I talked with her for a few minutes about this company, the potential for loss, and the risk associated with it. She finally shut me up, and told me to sell $10,000 from her IRA (that she lived on) and buy her this stock. One failed clinical trial later, she had lost over 80% of her investment! She was distraught when she called for an update as she knew this could impact her retirement in a big way.
Stop listening to friends who ‘know a guy’ or have a hot stock tip. Just because they are your friend doesn’t make them any more qualified as an investor. Research every investment decision you make. Never take anyone’s word for it. Even if a financial advisor recommends something, research it and ask questions. It is your money, take care of it.
Buying Complex Investments
Options, futures, commodities, leveraged ETFs, and other complex investments should not be your first investment. Just because there are commercials on CNBC of amazing results, or corn is skyrocketing, doesn’t mean jump in and buy something you aren’t really sure you know about.
If these types of investments interest you, then study them until you understand them, and study them more. A new investor should be focusing on building a solid foundation for their investments. Start with a simple mutual fund or Index Fund, before considering anything else.
Read Also: My 3 Favorite Index ETFs
Not Taking Responsibility
Be responsible for your money. No one else will look after it if you don’t. You will have to take time to understand your investments, learn market basics, and keep up with your portfolio. I had no problem spending hours with new investors wanting to learn and ask questions about the stock market. It was the know it all assholes I couldn’t stand.
We had an investor that bad mouthed our company all over social media because of his mistake. He had a risky stock that was bought out and the terms of the deal said he would receive only cash, not stock in the new company. Our company also charges fees to handle the paperwork and recordkeeping.
He became irate, to the point of us threating to call police to get him to leave, because he was sure we stole his shares and some of his money. In his mind, he thought we just sold his shares because he didn’t know the company was bought. He was also very much in the negative on this stock, losing well over $25,000.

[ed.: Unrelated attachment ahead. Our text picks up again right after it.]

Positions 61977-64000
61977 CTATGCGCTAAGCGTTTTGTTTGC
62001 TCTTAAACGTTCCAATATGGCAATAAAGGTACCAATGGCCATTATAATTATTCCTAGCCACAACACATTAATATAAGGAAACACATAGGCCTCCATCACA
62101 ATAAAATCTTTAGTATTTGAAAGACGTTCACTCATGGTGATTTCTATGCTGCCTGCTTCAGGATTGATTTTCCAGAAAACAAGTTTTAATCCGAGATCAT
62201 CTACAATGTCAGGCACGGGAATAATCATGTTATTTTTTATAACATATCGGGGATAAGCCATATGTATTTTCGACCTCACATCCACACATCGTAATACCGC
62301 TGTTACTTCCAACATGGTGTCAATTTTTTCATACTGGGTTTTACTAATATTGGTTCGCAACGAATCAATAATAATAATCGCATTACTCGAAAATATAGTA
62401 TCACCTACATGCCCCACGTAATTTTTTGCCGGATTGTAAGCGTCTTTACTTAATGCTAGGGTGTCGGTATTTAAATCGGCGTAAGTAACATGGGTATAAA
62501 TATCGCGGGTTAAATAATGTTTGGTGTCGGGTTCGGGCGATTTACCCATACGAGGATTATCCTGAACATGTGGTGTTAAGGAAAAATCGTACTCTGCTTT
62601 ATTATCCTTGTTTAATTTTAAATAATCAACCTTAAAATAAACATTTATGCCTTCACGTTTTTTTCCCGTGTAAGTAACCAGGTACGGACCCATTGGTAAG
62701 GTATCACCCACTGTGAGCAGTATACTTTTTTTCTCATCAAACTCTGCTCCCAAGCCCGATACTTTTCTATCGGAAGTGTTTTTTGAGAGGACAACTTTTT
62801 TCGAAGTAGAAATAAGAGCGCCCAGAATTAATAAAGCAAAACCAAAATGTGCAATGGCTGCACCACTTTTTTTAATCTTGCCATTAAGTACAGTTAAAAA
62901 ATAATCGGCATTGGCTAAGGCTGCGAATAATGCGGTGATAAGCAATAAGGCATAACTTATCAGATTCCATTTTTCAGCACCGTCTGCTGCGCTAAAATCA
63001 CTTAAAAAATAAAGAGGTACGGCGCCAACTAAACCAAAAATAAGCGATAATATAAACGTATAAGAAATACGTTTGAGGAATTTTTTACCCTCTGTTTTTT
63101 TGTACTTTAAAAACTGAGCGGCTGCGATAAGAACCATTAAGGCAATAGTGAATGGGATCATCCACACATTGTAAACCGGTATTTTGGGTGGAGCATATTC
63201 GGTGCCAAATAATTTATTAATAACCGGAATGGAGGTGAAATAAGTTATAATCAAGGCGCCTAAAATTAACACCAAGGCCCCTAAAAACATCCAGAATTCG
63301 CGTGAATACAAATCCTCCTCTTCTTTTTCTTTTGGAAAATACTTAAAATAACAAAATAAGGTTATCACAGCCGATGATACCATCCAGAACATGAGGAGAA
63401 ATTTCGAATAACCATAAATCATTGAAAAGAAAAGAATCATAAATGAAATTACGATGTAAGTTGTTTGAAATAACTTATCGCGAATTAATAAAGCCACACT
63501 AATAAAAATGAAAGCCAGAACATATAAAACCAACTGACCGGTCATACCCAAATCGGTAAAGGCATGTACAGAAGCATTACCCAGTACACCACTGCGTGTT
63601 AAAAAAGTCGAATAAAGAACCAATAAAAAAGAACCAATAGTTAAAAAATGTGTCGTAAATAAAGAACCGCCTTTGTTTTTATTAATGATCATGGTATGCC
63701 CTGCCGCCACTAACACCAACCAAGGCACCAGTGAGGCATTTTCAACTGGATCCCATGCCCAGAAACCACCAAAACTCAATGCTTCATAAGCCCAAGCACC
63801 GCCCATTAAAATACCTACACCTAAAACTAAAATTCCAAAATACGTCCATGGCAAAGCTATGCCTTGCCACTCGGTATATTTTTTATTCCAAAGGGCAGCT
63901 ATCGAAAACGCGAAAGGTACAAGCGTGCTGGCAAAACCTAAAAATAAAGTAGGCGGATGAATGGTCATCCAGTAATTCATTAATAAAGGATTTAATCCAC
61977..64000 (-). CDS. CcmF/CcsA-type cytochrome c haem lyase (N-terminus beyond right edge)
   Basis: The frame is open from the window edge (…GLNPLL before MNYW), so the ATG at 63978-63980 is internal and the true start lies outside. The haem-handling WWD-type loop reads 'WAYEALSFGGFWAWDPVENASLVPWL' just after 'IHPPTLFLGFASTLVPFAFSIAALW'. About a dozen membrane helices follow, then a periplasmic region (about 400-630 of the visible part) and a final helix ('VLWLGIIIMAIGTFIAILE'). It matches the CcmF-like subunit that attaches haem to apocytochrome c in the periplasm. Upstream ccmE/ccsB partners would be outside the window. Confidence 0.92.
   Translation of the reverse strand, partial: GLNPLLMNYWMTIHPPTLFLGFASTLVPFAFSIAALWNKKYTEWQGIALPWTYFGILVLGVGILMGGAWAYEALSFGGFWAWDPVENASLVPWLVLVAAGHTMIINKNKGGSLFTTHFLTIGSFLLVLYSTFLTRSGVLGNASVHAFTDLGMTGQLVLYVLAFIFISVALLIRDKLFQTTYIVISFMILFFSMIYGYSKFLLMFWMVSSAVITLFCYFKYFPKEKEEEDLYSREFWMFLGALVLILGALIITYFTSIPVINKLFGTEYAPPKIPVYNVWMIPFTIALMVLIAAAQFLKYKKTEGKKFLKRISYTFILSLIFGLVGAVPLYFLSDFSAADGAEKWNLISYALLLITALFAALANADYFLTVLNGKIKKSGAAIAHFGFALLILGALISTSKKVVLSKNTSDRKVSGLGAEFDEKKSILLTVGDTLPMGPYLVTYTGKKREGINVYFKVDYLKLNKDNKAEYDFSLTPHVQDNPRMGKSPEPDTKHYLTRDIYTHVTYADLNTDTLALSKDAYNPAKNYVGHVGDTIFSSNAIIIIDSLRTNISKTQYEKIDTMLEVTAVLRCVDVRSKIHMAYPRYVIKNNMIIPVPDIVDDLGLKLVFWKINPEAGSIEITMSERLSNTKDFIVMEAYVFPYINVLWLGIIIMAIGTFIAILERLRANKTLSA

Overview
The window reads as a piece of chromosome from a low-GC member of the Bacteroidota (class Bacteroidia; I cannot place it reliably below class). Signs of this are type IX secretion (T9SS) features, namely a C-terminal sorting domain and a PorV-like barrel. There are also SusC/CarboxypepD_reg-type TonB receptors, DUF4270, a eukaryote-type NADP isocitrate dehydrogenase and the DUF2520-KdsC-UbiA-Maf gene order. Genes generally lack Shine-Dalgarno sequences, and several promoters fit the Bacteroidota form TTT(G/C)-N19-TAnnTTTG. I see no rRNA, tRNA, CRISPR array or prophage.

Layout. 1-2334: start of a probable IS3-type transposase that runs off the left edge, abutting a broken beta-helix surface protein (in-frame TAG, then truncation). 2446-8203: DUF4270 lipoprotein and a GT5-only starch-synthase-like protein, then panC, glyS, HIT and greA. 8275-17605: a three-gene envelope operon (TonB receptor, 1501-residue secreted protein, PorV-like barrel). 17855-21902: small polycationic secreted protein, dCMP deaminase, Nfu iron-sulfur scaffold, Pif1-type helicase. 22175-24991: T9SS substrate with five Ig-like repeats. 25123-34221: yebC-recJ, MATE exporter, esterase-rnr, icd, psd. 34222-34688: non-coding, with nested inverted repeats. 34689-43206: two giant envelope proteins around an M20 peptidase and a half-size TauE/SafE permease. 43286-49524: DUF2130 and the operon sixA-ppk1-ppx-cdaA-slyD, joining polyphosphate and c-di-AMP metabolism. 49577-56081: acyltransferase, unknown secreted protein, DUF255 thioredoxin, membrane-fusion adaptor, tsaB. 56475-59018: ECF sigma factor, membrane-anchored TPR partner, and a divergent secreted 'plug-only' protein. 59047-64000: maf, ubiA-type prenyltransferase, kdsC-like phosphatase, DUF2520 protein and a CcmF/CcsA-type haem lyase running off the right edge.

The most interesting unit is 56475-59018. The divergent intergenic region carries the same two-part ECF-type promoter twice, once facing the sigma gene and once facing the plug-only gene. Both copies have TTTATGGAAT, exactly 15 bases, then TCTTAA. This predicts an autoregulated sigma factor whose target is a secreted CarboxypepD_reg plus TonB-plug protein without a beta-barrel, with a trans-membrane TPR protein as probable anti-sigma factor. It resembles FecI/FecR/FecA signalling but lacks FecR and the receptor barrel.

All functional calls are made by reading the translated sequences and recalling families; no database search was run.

This was all because he didn’t bother to keep up with his portfolio or learn what he invested in. Build a small portfolio of easier investments. Then you can start to branch out if you feel you need to.
Getting started with investing is one of the best ways to create wealth, secure an amazing retirement, and pass on money to loved ones. While the market may seem complicated (it isn’t) and intimidating, don’t let that stop you from starting. Even if/when you make a mistake, learn from it so that you are a better investor because of that mistake. A mistake is only a failure if you fail to learn from it.
If you are new and buy quality investments in great companies, in 10, 20, and 30 years, you will do just find in the market. There is no secret sauce or hidden formula to the stock market. Take some time to learn the basics, seek trusted advice from a professional, and before you know it you will have healthy portfolio that is growing nicely.
Thank you as always for reading! What mistakes did you make when you started? Have you seen any other common mistakes? Comment below!